End the treatment lottery putting the lives of self-harming patients at risk, says RCPsych

Press release
20 February 2020

Lives are at risk because of the treatment lottery facing self-harming and suicidal patients, according to the Royal College of Psychiatrists.

It is calling for every acute hospital to provide NICE recommended psychosocial assessments and for closer working between hospitals and community mental health teams after treatment.  

The call comes in the week that Love Island presenter, Caroline Flack, died by suicide and follows huge increases in the numbers of self-harming under-30s.

Research has found that many self-harming patients do not receive the assessment, even though it halves the rate of repeating self-harm, with a Select Committee report on suicide prevention saying that it is unacceptable that so few patients presenting at emergency departments for self-harm are receiving a psychosocial assessment1.

The College is also calling for all frontline staff who may come into contact with a patient who has self-harmed, or is feeling suicidal, to be trained in writing a Safety Plan with the patient to lessen the risk of suicide and repeating self-harm.

Dr Huw Stone, chair of the Patient’s Safety Group at the Royal College of Psychiatrists, said: “Self-harming patients are being let down because many of them are not receiving an assessment that is proven to dramatically reduce repeating self-harm.

“With hospital admissions for self-harming under-30s more than doubling in the last 10 years, there has never been a more important time to ensure patients are getting the care that they need.  

“The College believe that every person who has self-harmed or is having suicidal thoughts should have a Safety Plan written by them with their health professional, as the Plans are shown to lessen the risk of suicide.”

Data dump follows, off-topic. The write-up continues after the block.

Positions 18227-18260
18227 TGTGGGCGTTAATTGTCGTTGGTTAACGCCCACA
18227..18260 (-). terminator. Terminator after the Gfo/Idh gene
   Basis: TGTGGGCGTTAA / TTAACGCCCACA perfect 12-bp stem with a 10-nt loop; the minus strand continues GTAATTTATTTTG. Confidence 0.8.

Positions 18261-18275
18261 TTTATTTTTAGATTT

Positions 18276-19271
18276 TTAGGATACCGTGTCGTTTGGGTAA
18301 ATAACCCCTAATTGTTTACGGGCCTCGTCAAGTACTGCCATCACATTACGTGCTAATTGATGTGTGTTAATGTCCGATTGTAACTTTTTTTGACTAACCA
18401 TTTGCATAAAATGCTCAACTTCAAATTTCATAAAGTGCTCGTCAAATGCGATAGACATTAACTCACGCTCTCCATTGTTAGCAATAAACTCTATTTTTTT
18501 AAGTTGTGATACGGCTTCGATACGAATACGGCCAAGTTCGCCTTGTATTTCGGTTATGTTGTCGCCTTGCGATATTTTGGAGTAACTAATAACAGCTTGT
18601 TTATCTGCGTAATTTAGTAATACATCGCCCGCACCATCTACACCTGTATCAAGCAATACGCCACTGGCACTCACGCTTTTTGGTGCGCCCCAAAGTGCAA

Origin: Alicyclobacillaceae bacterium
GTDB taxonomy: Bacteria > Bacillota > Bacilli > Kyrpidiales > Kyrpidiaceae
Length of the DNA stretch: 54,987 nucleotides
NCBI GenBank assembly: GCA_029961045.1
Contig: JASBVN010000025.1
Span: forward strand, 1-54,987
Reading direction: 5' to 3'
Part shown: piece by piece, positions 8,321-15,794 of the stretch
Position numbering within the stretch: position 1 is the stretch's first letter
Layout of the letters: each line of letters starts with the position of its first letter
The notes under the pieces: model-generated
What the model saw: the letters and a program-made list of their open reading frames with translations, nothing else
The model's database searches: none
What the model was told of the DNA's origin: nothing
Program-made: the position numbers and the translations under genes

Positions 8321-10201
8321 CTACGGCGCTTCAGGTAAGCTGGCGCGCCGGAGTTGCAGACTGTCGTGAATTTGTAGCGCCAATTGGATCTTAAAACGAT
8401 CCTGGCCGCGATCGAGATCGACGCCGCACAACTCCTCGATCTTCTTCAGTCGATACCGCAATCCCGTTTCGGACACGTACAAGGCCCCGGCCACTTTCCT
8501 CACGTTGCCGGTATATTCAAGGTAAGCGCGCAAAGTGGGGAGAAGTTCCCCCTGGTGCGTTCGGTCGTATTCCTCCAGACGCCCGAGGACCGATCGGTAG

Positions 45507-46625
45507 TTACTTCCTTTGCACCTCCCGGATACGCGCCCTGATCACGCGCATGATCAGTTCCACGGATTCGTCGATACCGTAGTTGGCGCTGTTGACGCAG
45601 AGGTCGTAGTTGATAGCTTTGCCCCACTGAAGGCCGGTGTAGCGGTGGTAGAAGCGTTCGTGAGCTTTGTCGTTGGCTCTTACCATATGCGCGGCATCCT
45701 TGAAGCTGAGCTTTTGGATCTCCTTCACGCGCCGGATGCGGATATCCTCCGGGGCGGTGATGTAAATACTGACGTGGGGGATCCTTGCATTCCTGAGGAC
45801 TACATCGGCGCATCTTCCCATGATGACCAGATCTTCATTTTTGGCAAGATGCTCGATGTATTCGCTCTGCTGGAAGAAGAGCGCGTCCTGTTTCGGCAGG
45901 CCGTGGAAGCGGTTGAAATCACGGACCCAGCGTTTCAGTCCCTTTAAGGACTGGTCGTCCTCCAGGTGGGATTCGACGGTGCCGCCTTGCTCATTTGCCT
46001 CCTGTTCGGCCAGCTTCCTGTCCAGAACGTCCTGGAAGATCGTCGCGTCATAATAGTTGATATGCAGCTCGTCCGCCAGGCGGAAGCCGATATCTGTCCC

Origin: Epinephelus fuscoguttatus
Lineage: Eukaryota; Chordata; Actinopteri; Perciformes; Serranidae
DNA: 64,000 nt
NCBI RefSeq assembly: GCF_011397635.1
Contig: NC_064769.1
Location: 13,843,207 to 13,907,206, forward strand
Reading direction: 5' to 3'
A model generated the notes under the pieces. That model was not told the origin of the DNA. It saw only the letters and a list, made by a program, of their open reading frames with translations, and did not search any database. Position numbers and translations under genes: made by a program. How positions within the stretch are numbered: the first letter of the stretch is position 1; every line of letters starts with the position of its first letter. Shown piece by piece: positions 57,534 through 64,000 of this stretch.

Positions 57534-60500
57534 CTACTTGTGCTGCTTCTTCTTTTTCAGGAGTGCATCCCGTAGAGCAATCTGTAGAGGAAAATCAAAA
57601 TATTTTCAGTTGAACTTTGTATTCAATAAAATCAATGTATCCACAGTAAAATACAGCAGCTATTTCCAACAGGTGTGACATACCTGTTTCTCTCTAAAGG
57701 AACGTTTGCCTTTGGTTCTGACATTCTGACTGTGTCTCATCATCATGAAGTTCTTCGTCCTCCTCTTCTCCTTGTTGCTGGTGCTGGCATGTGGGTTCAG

A Safety Plan is written with the patient and is an agreed set of activities to support them, strategies to instil hope, and people and organisations to contact for social and crisis support if someone becomes suicidal. It should also include explicit reference to removal or lessening of means of suicide or self‑harm.

Simon, from Derbyshire, whose recovery from suicide attempts was better when writing a Safety Plan, said: “I tried to take my own life on multiple occasions and ended up in hospital each time.

“I didn’t write a Safety Plan after every attempt on my life, because they weren’t always offered. But on the occasions I did, I was better able to manage the bumps in the road which are always there when you’re recovering.

“Having a meaningful plan, one that is personal and tailored to the circumstances of the individual, is vital to reducing the risk of suicide.”

The assessment is carried out by a specialist mental health professional and evaluates the social, psychological and motivational factors behind the self-harming and assesses current suicidal intent.

It also evaluates the risk levels of repeat self-harm and identifies any demographic and psychological features – such as mental state - associated with an increased risk. 

Mary, from Devon, who has a history of self-harming, said: “My Safety Plan really helped me understand my repeat self-harming by stepping back to see patterns in my thinking and behaviour.

“It’s not so much about the document itself, it’s about the care, empathy and consideration that is put into creating the Safety Plan with you. It’s what it represents.”

Hospital admissions for self-harming under-30s have more than doubled in the last 10 years, from 4,749 in 2008-09, to 10,168 in 2018-192.

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